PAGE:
Sierra Bender’s Holistic Boot Camp - Redefining fitness to empower women from the inside out
Jan 23, 2011 08:30PM
by Kim Childs
In her early 30s, Sierra Bender was a personal trainer who looked and felt physically fit. Then, one day, her body took a turn that she didn’t see coming. Bender initially mistook the sensation she experienced for a pulled muscle.
“I exercised every day and worked as a professional trainer,” she recalls, “but I was so out of my body that I didn’t even know that my uterus had ruptured [from an ectopic pregnancy outside the womb]. That’s how disconnected I was… fit on the outside, but an emotional wreck on the inside.”
Today, Bender works to prevent other women from focusing solely on physical fitness and body image at the expense of their emotional, mental and even physical health. Her mission is to redefine health for women so that they understand wellness as a whole-self process and become empowered to lead truly integrated lives.
“Empowerment involvesâ€¯pulling forth what’s already within you,” Bender says. “We’ve mastered the beauty part of looking fit and good, but it doesn’t last, because it’s not coming from the core inside. So, that’s where women are searching.”
Boot Camp Intensive
After years of studying yoga, bodywork, energy healing, nutrition and shamanism, Sierra developed the Bender Empowerment Method 4 Body Fit conceptâ€¯that she teaches at her weeklong Boot Camp for Goddesses retreats around the country. The four bodies identified are the physical, emotional, mental and spiritual aspects of a person, all of which receive training and treatment in Bender’s workshops.
Boot camp participants hike, practice yoga, learn anatomy and train with weights. They also dance, sing, cry, journal, share secrets, pray and purify themselves via Native American-style sweat lodges. The aim is to heal anything that’s preventing a woman from living her full potential, says Bender, and her methods show people where they most need to work.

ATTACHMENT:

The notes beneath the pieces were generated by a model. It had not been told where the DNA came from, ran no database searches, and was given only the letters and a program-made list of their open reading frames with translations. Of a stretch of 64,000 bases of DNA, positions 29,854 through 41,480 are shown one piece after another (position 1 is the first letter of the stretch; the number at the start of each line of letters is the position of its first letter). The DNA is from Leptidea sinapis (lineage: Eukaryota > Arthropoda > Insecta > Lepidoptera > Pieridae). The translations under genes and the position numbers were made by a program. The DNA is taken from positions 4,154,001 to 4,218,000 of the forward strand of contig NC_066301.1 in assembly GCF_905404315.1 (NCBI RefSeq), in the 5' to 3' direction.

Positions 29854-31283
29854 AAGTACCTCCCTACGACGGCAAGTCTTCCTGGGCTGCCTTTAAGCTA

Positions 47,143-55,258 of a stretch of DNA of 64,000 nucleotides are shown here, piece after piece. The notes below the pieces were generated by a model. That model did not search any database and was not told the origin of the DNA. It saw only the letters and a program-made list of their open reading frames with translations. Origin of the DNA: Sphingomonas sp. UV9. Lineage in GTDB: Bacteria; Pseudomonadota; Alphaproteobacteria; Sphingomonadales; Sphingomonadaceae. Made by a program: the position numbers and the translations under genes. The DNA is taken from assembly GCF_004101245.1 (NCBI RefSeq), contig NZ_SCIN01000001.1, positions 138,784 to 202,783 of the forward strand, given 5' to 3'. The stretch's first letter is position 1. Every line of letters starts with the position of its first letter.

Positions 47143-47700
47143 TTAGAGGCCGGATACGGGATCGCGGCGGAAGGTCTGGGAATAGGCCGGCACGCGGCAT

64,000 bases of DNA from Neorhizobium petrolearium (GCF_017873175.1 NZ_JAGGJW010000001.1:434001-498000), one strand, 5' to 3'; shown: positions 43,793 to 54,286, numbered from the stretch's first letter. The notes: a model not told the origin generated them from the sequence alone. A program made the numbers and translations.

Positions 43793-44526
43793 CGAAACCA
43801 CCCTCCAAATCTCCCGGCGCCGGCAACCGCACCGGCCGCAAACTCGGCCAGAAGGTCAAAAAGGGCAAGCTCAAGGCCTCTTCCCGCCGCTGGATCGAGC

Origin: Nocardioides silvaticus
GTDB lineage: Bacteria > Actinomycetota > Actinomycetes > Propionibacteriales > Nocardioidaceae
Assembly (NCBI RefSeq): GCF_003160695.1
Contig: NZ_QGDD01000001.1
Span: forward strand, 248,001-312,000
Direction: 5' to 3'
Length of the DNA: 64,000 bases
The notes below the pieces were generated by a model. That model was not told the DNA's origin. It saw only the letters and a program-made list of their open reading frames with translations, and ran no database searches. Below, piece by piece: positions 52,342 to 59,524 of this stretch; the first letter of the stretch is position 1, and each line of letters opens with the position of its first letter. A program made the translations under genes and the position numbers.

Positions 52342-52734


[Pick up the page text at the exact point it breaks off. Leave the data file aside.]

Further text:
“One day, you’ll be great at the mental exercises, but not the physical, so that shows where your weakness is,” Bender explains. “Some [students] are great at doing the exercises or workouts, but they can’t sit still or be quiet on a 45-minute hike; so each one is being challenged.”
The first technique that Bender teaches is conscious breathing to oxygenate the body and calm the nervous system. That means breathing deeply through the nostrils, filling the lungs and always checking in with the breath during any activity. Improper breathing and stress go hand-in-hand, she says, and because the stress hormone cortisol can cause fat retention, people who discount their breath may feel frustrated when diet and exercise routines seem to fail them.
“Breath is what burns fat in the simplest form,” says Bender. “What gives your body energy and vitality? Breath. What keeps you looking young and alive? Breath. Our skin is our largest organ.” Fitness Made Easier
Kim Davis, a 45-year-old legal secretary fromâ€¯Houston, Texas, enrolled in one of Bender’s workshops in 2008 to lose a few pounds. She says the conscious breathing enhances her workouts.
“The best thing I’ve taken away from the boot camp experience is that fitness does not have to be difficult—with hours spent on a treadmill or pumping iron—to be effective,” says Davis. “I no longer feel I have to punish my body into fitness, but instead attain fitness through a loving relationship with my body.”
Davis, who went on to become a yoga teacher, says that she and others in Bender’s workshop also experienced emotional and psychological breakthroughs through holding yoga posturesâ€¯and practicing breathing techniques. This led to emotional releases through tears and words, followed by more lightness in the body, Davis reports.
When teaching yoga and fitness, Bender tells her students which organs, glands and body systems are being affected by each posture. The psychological and emotional relevance of poses like Cobra are also explained to students who may feel uncomfortable in such a heart-opening posture.
“Students start to understand that this posture is reflecting their weaknesses and strengths, and they may realize, ‘Okay, I don’t want to open my heart that big; that’s too vulnerable,’” she observes.
Getting her goddesses to embrace their vulnerability, strength, inner spirit and authentic power is at the heart of Bender’s work with women and female teens. She advises: “A goddess warrior trusts her intuition and is brave enough to follow it.”
For more information about Sierra Bender, her recent book,â€¯Goddess to the Core: An Inspired Workout to Maximize Your Fitness, Beauty & Power, and upcoming workshops and events, visit SierraBender.com.
Kim Childs teaches Kripalu yoga in the Boston area. Connect at KimChilds.com.